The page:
Wholesalers Lenders Start Using AMC’s to Ensure Appraiser Independence

Earlier this year the Federal Housing Administration announced that it would adopt the language from the Home Valuation Code of Conduct (HVCC) to ensure full alignment with the Government Sponsored Enterprise (GSE) standards. 

While FHA is not requiring the use of an Appraisal Management Company (AMC) or other third party providers, it does require that reverse mortgage lenders take responsibility to ensure appraiser independence.

With a proposed rule putting the responsibility of correspondents on FHA mortgagees (lenders), wholesalers like MetLife are requiring that brokers use AMC’s to ensure they remain compliant.

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According to a notice MetLife sent to brokers:

Effective on all loans with case #s assigned on or after December 18th, 2009, the appraisal orders must be placed with an Appraisal Management Company (AMC) to ensure that the appraisal reports are prepared by an FHA Roster appraiser who has not been selected, retained or compensated in any manner by the mortgage broker or any member of the lender’s staff who is compensated on a commission basis tied to the successful completion of a loan.

The company is requiring that appraisals be ordered through ServiceLink, Equifax, or National Real Estate Information Services.  MetLife isn’t the only wholesalers who is requiring that brokers use an AMC.

Other wholesalers like Live Well Financial will also be utilizing AMC’s to ensure compliance with FHA guidelines.  In an email to RMD, Brett Ludden, Senior VP at Live Well Financial said the appraisal ordering process will be integrated directly into its proprietary origination system to make the process easy for correspondents. 

Even if wholesalers can make the new process easy, many reverse mortgage brokers are concerned that the AMC requirement will increase the costs of an appraisal for their customers. 

“The costs on AMC managed appraisals for conventional-forward mortgages has gone from $225 to a minimum of $405 up to $680,” said Jack Belles, President of Reverse Mortgage of New England.  The company does a few “forward” loans and said he sees no reason why the costs won’t go up when wholesale reverse mortgage lenders start requiring the use of AMCs.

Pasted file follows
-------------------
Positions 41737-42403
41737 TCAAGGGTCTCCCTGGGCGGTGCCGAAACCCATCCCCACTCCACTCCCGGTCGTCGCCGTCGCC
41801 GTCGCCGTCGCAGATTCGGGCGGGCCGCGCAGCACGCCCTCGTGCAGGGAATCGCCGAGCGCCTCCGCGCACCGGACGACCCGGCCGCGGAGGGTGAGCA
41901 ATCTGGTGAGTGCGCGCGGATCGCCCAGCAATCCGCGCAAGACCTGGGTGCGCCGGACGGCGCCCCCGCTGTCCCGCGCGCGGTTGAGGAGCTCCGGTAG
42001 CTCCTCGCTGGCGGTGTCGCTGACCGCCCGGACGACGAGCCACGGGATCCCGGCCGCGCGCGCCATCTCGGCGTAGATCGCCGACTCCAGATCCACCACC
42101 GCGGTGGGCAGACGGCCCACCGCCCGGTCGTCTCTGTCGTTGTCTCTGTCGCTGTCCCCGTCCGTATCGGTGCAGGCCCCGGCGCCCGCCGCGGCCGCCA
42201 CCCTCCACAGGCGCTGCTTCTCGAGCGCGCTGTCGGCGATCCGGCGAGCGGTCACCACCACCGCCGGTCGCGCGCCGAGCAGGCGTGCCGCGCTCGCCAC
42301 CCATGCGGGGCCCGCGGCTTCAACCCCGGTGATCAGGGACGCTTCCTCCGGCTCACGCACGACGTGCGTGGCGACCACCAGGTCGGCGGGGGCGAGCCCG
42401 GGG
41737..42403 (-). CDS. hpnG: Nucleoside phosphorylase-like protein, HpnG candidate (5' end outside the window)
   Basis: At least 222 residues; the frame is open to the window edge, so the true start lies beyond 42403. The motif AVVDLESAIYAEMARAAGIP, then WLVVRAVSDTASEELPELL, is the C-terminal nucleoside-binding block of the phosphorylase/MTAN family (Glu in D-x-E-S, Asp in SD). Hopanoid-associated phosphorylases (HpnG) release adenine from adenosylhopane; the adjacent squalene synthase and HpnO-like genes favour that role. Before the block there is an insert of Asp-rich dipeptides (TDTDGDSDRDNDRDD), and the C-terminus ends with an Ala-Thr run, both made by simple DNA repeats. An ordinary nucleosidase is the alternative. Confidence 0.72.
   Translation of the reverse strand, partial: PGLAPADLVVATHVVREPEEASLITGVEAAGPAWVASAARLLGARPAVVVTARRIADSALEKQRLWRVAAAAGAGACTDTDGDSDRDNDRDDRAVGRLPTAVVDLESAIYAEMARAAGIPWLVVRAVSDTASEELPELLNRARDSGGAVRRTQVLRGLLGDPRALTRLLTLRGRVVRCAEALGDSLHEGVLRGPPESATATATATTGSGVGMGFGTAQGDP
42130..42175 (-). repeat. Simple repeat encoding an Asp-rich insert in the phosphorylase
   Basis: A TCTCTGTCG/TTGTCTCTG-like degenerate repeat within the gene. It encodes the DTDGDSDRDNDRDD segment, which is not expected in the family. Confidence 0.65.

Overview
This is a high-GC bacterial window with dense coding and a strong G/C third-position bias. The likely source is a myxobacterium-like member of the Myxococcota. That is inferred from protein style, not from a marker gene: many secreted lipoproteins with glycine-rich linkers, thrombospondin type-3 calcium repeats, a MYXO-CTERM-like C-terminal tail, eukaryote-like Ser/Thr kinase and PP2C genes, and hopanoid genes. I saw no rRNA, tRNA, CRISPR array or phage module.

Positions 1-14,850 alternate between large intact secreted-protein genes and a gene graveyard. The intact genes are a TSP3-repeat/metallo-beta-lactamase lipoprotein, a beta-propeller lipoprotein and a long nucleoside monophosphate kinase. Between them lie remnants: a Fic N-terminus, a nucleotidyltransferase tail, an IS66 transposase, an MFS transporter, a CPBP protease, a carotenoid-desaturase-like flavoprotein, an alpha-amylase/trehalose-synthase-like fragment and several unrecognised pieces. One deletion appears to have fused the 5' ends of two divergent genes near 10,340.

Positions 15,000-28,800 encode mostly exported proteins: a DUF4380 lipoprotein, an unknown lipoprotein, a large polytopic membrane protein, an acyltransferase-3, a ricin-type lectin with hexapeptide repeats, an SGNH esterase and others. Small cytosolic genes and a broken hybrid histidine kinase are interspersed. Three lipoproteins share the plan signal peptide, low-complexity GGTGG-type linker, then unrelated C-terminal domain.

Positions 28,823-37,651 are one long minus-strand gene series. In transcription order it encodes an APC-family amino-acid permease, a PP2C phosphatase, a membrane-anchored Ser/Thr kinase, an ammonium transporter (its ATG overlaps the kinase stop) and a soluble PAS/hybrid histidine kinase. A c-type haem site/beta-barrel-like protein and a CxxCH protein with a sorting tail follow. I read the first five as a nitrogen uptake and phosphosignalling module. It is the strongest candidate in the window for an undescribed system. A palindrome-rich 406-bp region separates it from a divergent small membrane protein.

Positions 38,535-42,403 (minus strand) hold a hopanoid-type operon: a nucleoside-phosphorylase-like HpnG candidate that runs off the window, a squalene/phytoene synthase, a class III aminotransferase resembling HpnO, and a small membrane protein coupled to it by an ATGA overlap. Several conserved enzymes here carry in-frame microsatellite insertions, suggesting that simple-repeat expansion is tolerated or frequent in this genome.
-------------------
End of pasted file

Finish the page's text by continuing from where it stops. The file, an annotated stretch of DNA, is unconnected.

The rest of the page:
Most wholesalers are requiring the use of AMCs starting January 1st, 2010.

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  • By the way, if anyone wonders why I'm concerned about this problem…..I had my butt chewed out royally the other night by a very spry 80 year old
    Husband whose Wife was scheduled the next day for life threatening surgery (which undoubtedly played a roll in his attitude). Seems I was the fifth L.O to give him different FHA Formula numbers. I told him as politely as I could that I had previously emphasized that all of the numbers anyone gave him were meaningless until an actual FHA Appraisal is done. My numbers had been based on a home value and mortgage debt he had given me! And, even then, the numbers could change right up to when the final documents were provided for signature at closing..

  • If a customer or lender orders an appraisal without knowing if it will qualify for a reverse mortgage in advance (the value is not high enough to cover their mortgage) then they will get stuck with the cost of an appraisal that was unnecessary. Seniors should not be subjected to this. HUD should allow appraisers to at least give a rough estimate of value otherwise the customer will be paying for an appraisal when they do not qualify for a reverse mortgage.

  • This will not work for all the valid reasons listed above. In four years doing RM's I have only had 4 deals fall apart due to under-appraisal…all with AMC's…all with the same “Top 5 ” lender. I will leave the business before I will turn my financial future over to an appraiser who discount a fee by 50% just to find work.

    This is causing a downward spiral of valuations further compounding the collapse of home values. Congress knows this and if the bureaucrats can't fix it they will rewrite the rule themself.